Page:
100,000 people fleeing Ukraine have found a home thanks to Airbnb.org

Six months after announcing a commitment to provide free short-term housing to nearly 100,000 refugees fleeing Ukraine, we are proud to announce that Airbnb.org has achieved this goal thanks to a global outpouring of support from hosts. on Airbnb, Airbnb donors. org and humanitarian organizations helping people on the ground.

“At the heart of Airbnb.org is the incredible community of hosts who time and time again demonstrate their generosity by opening their homes to those in need,” said Catherine Powell, Global Head of Lodging. “We are also extremely grateful for the tireless work of the organizations whose partnership with Airbnb.org has touched 100,000 human lives who desperately needed to feel the warmth and welcome of a community.”

Since February, more than 48,000 hosts have offered temporary stays to refugees in 160 countries and regions around the world through Airbnb.org. This number includes more than 33,000 Hosts who have chosen to offer free and discounted stays since February 28. To date, refugees fleeing Ukraine have found refuge with Hosts in more than 90 countries and regions, including Germany, Poland, Denmark, Romania and Hungary. and Canada.

This step is made possible thanks to Airbnb.org’s trusted humanitarian partners who have helped book and coordinate stays for refugee guests. Airbnb.org has worked with 40 organizations around the world to provide temporary accommodation for people fleeing Ukraine, including longtime HIAS partners and new partners such as IOM, Alight and Nova Ukraine.

These stays were funded by Airbnb, Inc., Airbnb.org donors, and the generosity of hosts who provided free and discounted stays through Airbnb.org. Since late February, Airbnb.org has received more than $8.4 million in small direct donations from individual donors in 95 countries and regions.

Supporting refugees is at the heart of Airbnb.org’s work. Although Airbnb.org met its goal of hosting 100,000 refugees fleeing Ukraine in February, it remains committed to working with partners to support refugees from Ukraine and beyond. In the coming months.

The story of the host Rafal

In the week following Russia’s invasion of Ukraine, artist and host Rafał could feel its impact on his hometown of Wroclaw in southwestern Poland. Boxes of donated supplies pile up outside a Ukrainian cultural center in his neighborhood. He heard Ukrainian spoken on the streets and in the shops.

Rafał was amazed at how quickly his friends and neighbors responded to the influx of people fleeing the war. People donated food at the Wroclaw train station and gathered supplies to deliver to the Ukrainian border. He started to organize a musical benefit evening with his colleagues, but he also wanted to find a more immediate way to help.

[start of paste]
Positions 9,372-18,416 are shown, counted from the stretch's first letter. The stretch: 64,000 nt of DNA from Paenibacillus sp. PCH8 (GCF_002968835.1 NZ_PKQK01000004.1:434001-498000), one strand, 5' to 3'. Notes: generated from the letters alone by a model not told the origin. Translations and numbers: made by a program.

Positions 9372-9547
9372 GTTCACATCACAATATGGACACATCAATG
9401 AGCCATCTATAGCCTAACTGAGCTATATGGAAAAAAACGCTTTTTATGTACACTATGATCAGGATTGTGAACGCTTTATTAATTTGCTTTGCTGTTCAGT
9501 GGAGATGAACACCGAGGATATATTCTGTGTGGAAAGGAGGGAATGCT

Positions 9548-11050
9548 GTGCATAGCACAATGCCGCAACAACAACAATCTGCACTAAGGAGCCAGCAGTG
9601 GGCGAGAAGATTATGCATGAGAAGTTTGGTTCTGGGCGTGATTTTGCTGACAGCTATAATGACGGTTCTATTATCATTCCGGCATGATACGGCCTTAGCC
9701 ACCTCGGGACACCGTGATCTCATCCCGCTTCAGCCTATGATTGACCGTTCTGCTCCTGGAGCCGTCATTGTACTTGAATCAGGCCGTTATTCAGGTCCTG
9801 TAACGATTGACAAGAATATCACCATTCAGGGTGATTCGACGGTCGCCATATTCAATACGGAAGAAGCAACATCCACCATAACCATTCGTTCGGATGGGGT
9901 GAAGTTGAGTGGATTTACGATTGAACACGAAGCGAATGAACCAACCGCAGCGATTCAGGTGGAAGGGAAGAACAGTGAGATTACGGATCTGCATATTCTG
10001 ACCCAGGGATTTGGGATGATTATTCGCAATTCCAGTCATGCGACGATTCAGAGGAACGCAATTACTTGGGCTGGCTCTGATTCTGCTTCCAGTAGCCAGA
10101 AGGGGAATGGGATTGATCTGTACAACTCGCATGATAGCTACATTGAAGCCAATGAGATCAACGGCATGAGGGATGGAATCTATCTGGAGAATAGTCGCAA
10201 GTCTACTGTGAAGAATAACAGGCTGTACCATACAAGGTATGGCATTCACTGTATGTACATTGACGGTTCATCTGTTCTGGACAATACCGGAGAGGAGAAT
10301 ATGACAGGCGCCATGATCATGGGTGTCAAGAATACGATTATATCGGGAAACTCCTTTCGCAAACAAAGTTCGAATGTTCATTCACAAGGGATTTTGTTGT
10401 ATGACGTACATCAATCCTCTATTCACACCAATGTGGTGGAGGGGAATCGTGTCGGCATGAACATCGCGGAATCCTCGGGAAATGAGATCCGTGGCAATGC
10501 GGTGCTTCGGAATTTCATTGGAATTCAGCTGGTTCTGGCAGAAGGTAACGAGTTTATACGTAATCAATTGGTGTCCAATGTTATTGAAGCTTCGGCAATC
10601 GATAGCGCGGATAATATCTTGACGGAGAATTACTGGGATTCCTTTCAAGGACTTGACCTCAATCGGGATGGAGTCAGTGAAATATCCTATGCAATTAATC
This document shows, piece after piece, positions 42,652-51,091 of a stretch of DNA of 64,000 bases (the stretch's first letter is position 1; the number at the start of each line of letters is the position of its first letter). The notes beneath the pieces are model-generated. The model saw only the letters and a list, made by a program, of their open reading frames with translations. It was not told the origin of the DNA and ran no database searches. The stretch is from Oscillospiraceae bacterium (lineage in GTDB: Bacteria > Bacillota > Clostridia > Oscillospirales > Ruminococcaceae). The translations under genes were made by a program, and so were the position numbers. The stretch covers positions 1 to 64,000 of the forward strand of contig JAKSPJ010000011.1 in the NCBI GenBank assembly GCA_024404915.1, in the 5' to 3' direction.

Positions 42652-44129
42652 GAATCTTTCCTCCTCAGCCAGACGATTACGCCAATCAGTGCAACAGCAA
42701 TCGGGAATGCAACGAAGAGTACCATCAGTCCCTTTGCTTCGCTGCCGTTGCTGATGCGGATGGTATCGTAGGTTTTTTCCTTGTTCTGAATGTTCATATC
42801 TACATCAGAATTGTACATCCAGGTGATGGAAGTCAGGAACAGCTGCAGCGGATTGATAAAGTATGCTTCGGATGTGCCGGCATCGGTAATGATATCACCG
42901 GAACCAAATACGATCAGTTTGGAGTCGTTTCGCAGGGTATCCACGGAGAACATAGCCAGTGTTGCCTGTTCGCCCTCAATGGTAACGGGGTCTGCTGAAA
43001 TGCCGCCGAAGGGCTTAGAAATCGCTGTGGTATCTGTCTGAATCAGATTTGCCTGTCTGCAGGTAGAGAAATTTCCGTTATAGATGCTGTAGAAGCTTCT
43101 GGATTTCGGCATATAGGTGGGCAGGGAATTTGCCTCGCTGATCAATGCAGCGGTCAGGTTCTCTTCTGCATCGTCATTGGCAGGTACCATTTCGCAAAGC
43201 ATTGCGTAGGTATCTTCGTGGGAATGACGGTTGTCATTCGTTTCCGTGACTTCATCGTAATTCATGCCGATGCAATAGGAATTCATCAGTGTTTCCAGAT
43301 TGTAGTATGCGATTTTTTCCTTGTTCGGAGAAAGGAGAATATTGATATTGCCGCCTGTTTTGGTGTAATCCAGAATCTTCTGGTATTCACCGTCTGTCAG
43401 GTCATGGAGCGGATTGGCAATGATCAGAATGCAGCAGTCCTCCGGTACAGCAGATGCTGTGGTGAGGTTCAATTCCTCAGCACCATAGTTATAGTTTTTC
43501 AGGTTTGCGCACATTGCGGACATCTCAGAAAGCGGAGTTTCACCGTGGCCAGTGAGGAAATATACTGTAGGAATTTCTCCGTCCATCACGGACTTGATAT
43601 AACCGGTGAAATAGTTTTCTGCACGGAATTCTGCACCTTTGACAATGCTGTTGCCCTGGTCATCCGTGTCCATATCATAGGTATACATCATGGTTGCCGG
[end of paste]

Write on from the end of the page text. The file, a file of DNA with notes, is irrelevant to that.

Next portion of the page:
Rafał learned that he could offer free and discounted stays through Airbnb.org. “It’s one of the worst things not having a place to stay, a place to sleep, a place to come back to,” he says.

Rafał continues to list his home on Airbnb.org to accommodate guests displaced by the crises, and has also helped interpret Airbnb.org webinars into Polish.

Artem’s story

Artem is one of millions who have been forced to flee Ukraine following Russia’s attack. He and his mother initially sought refuge in a metro station, but as the attacks escalated they made the difficult decision to travel to Lviv and then to Poland in search of safety. They eventually ended up in Berlin where they were connected to Safebow, an organization that helps evacuate and resettle displaced Ukrainians from marginalized communities.

As a 21-year-old transgender man, Artem and other LGBTQ refugees face isolation and discrimination, which makes it harder for them to access resources. However, with the help of Safebow, Artem and his mother were connected to the Organization for Refugees, Asylum and Migration (ORAM) which has partnered with Airbnb.org to provide staycations for LGBTQ Ukrainians. displaced people – including Artem – in Berlin and other places of reception. European cities, as well as supporting partner organizations in Ukraine’s neighboring countries.

“Housing was important to me,” Artem shared with ORAM, “to have my own free space separate from my mother.” While Artem enjoyed the privacy of his own room, the house provided by Airbnb.org allowed him and his mother to spend time together in the kitchen preparing meals to share for the first time in a long time. .

Although he misses his home, Artem is focused on building a new life in Germany and is grateful for the support he has received from Airbnb.org and ORAM.

Comments are closed.